Paul Gillis, a professor at Peking University who writes the China Accounting Blog, made an excellent point over the weekend about Alibaba Group Holding Ltd. that's worth repeating. The company says it is audited by the Hong Kong affiliate of PricewaterhouseCoopers. Gillis is skeptical about that claim, based on some of the information in Alibaba's disclosures.
His suspicions are well-placed. In a registration statement with the Securities and Exchange Commission for its planned initial public offering, Alibaba said that substantially all of its employees are based in mainland China. About 94 percent of its floor space worldwide is at the headquarters for its principal operating businesses in Hangzhou, China.
"While there may be a Hong Kong partner assigned to the account, I will bet dollars to donuts that a large portion of the hours on the audit were done by mainland staff," Gillis wrote. "This raises the question of whether the audit should have been signed by PwC’s mainland member firm instead of the Hong Kong member firm." Gillis compared the issue to a Chinese clothing maker sewing "Made in Italy" labels on shirts made in Wenzhou.
Why does this matter to investors? As Gillis wrote, "I have read bloggers who are arguing that investors should trust the Alibaba accounts because the Hong Kong member firm of PwC and not the mainland member firm audited them." To his point, it was only a few years ago that mainland Chinese auditing firms suffered severe reputational hits after a wave of Chinese companies with North American stock listings turned out to be frauds.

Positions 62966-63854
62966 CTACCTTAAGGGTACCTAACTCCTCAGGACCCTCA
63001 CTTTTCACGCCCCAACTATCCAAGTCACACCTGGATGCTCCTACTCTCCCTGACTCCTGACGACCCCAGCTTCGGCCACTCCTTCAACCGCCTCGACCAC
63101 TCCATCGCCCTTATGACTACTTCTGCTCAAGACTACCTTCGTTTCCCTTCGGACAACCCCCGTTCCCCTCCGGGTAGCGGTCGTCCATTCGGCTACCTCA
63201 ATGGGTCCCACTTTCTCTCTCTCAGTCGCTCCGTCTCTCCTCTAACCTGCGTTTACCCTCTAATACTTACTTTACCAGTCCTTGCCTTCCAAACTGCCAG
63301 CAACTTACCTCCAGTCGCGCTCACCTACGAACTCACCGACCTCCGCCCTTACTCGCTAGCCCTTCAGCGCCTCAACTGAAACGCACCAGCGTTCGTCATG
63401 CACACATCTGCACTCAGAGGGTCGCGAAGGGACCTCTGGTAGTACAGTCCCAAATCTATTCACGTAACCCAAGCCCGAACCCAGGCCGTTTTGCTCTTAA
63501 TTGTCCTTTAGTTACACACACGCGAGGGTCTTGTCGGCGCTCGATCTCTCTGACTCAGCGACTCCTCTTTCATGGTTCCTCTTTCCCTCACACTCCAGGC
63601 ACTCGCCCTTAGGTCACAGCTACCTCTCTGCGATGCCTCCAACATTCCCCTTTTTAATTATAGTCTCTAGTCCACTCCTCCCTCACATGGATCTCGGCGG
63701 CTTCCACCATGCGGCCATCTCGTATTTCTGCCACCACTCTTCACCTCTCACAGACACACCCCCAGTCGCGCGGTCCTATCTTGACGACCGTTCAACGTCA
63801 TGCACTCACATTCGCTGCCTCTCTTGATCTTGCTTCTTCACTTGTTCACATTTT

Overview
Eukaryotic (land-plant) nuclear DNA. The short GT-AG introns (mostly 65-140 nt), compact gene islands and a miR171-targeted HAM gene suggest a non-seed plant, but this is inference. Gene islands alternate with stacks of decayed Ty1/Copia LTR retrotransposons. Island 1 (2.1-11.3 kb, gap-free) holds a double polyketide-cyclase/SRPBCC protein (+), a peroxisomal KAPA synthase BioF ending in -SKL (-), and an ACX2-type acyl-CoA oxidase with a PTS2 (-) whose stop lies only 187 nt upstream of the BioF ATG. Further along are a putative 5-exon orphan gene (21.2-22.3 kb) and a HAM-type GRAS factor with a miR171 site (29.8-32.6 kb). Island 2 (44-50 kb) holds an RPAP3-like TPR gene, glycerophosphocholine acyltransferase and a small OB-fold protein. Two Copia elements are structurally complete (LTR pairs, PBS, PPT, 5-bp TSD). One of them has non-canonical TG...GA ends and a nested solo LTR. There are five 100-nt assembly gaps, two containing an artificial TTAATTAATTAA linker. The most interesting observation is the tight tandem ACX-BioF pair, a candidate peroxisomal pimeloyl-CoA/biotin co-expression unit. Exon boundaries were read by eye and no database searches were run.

What's more, Pricewaterhouse of Hong Kong isn't the same as Pricewaterhouse of China. The big accounting firms don't have parent-subsidiary structures like most corporations do. They operate more like giant membership clubs. Each firm in each country covered by Pricewaterhouse's global network, for instance, is legally independent of each other, even though they share the same brand and are members of the same broad umbrella organization of firms that rely on each other's work and professional-support systems. The U.S. Public Company Accounting Oversight Board has proposed making auditors disclose how much of a given audit's work is performed by affiliates in other jurisdictions. But that's a long way from happening. (Gillis is a member of the accounting board's standing advisory group.)
Investors have no way of knowing how much of the audit work was done by the Hong Kong firm or how heavily it relied on the mainland affiliate, PricewaterhouseCoopers Zhong Tian LLP. Investors can't check the integrity of the work done by either affiliate. There is nothing transparent about the accounting profession's boilerplate audit reports, except maybe the proper spelling of the firms' names. Sometimes they have been known to get that wrong, too.
And as I noted in a column last week, Alibaba warned that its stock could be de-listed if the SEC affirms an administrative-law judge's decision to suspend the mainland China affiliates of Pricewaterhouse and the other Big Four accounting firms for six months for refusing to comply with SEC subpoenas.
If the suspensions are carried out, "we would need to consider with our Hong Kong based auditor the alternate support arrangements they would need in their audit of our operations in mainland China," Alibaba said. If that proved unsuccessful and Alibaba couldn't find another auditor, the company's financial statements could be deemed invalid under U.S. securities laws.
Since that judge's ruling in January, some news reports have suggested that a workaround for the big firms auditing Chinese companies may be to simply have their Hong Kong affiliates sign off as the principal auditor. That might be fine, if they truly are the ones doing the audit. Pricewaterhouse and Alibaba should do more to explain who really is doing the bulk of the work.
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